May 2008
Volume 8, Issue 6
Free
Vision Sciences Society Annual Meeting Abstract  |   May 2008
Saccade adaptation in monkeys is object-specific
Author Affiliations
  • Matthew Phillips
    Neuroscience, Columbia Univ., New York, NY, and Neurobiology and Behavior, New York State Psychiatric Inst., New York, NY
  • Sara Steenrod
    Neuroscience, Columbia Univ., New York, NY, and Neurobiology and Behavior, New York State Psychiatric Inst., New York, NY
  • Michael Goldberg
    Neuroscience, Columbia Univ., New York, NY, and Psychiatry, Columbia Univ., Columbia, NY
Journal of Vision May 2008, Vol.8, 215. doi:10.1167/8.6.215
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      Matthew Phillips, Sara Steenrod, Michael Goldberg; Saccade adaptation in monkeys is object-specific. Journal of Vision 2008;8(6):215. doi: 10.1167/8.6.215.

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Abstract

Saccade adaptation (McLaughlin 1967) generally transfers from one similarly-sized object to another (Deubel 1995). However adaptation is also specific to a particular saccade vector, so that probes placed at locations orthogonal to the axis of adaptation, in particular, will elicit saccades that are only partially adapted (Straube, Fuchs, Usher & Robinson 1997). Thus we cannot infer from available data the extent of adaptation transfer to a probe object which lies partially in and partially out of the adaptation field of the primary target. We tested this by adapting the saccades of 2 S (macaca mulatta) to a small visual target at 20deg eccentricity. We interleaved two types of probe trials (approx. 15% total): 1) a long, thin orthogonally oriented bar centered on the axis of adaptation at the same eccentricity as the primary target, and 2) small squares with the same location as the ends of this bar. Using saccade adaptation we reduced the amplitude of saccades to the primary target; typically the resultant change in amplitude to the end probes along the axis of adaptation was much smaller. We compared populations of bar probe and primary target saccades with the same mean direction, and found that there was very little adaptation to the bar probe over and above the adaptation which transferred to the end probes. In a control task, we adapted an entire range of targets simultaneously which were arrayed orthogonally to the axis of adaptation so as to cover the extent of the bar probe, which was also presented on interleaved trials. In this condition transfer of adaptation from the primary targets to the bar probe was nearly complete. On the basis of this object-specific selective adaptation we conclude that information about the spatial extent of visual objects is available to the monkey oculomotor system.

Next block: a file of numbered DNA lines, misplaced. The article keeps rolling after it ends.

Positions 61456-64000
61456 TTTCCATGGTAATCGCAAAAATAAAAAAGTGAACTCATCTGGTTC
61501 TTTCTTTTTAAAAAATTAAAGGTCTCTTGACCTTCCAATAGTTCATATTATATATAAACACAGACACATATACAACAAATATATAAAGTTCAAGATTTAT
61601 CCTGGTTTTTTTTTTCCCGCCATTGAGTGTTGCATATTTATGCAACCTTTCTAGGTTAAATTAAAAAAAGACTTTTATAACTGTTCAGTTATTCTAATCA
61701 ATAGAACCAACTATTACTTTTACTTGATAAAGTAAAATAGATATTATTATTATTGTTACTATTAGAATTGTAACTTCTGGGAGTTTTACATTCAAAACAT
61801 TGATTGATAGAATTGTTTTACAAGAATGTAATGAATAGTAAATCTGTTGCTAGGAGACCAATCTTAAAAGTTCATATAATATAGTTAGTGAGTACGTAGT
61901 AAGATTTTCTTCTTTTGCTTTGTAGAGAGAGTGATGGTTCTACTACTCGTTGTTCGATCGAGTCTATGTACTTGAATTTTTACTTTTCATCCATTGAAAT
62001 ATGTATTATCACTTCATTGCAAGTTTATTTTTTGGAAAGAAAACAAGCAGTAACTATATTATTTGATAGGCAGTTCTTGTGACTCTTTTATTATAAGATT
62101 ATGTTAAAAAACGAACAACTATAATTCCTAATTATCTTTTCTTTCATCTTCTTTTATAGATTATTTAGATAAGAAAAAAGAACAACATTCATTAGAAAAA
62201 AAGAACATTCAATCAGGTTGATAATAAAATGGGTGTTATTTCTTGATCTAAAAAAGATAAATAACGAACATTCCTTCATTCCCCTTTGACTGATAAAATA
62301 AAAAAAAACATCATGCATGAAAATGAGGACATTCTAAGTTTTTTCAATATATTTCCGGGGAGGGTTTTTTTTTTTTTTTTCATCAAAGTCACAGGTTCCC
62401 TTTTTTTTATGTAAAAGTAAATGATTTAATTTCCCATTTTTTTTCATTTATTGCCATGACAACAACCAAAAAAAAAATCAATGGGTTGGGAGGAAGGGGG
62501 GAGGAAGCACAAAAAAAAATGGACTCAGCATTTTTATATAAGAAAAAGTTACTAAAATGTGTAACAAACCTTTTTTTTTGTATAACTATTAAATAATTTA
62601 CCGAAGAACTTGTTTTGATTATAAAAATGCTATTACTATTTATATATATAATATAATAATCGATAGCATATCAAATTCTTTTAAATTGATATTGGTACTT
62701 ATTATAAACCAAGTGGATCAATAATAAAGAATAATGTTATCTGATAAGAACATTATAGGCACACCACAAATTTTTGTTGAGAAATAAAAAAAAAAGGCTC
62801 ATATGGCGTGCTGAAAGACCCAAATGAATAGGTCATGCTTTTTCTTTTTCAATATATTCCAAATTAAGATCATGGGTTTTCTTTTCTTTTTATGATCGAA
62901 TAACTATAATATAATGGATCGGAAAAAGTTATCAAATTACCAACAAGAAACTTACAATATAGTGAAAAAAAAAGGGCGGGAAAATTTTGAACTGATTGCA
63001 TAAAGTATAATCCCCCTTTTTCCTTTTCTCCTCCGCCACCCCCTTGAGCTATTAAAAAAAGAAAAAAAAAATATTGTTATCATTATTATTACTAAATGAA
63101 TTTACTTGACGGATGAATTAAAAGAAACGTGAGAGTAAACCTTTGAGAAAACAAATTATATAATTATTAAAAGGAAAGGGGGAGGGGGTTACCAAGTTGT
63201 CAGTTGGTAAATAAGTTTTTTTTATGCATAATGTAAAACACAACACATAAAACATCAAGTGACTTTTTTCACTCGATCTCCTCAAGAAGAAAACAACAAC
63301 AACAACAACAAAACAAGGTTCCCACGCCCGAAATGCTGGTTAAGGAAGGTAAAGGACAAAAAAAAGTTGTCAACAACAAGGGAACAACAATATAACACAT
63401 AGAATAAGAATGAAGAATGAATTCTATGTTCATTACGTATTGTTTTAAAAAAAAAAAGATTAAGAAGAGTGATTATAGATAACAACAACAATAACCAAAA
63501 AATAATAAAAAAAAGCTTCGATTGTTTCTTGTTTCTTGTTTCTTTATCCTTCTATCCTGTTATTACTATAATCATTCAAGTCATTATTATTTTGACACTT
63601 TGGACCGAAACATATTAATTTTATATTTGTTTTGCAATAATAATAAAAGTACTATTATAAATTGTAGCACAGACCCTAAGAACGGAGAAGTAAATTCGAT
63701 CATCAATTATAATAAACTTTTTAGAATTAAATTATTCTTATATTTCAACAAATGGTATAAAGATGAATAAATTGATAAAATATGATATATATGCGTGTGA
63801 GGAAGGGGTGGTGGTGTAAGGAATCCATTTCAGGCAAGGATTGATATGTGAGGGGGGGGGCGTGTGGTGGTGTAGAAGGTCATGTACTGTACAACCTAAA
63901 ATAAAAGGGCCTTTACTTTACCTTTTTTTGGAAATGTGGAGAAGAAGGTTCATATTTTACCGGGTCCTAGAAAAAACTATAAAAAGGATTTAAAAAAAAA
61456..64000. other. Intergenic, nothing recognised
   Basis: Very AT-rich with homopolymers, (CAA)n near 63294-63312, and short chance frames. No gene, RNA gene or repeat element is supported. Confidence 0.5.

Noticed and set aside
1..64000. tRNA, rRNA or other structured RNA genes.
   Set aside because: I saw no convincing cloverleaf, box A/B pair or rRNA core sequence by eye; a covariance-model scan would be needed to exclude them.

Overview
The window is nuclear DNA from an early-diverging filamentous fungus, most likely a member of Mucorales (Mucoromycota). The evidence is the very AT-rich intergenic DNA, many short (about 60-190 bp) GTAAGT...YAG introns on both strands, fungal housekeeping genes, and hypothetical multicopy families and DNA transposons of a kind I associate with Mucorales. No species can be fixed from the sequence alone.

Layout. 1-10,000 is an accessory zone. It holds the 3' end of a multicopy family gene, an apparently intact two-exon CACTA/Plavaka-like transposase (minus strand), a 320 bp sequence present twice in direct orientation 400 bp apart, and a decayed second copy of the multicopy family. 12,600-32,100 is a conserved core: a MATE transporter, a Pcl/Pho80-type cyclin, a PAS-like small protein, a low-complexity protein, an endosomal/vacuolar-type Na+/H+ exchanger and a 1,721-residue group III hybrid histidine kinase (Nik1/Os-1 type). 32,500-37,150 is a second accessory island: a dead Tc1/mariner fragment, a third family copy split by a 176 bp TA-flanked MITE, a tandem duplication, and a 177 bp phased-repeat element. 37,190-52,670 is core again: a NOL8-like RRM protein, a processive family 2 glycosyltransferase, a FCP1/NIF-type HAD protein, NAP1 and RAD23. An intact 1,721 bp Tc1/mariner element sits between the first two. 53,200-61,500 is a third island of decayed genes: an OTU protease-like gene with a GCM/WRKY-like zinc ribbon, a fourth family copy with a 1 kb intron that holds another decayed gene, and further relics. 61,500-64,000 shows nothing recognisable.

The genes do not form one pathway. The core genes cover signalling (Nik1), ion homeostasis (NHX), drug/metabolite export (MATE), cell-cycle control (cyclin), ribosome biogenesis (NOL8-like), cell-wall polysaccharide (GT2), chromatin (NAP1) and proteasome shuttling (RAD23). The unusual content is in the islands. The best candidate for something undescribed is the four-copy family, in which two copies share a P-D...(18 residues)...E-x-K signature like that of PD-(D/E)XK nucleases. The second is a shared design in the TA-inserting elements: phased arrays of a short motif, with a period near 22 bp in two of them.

Phillips, M. Steenrod, S. Goldberg, M. (2008). Saccade adaptation in monkeys is object-specific [Abstract]. Journal of Vision, 8(6):215, 215a, http://journalofvision.org/8/6/215/, doi:10.1167/8.6.215. [CrossRef]
Footnotes
 National Eye Institute, Keck Foundation, Dana Foundation, Fight for Sight foundation.
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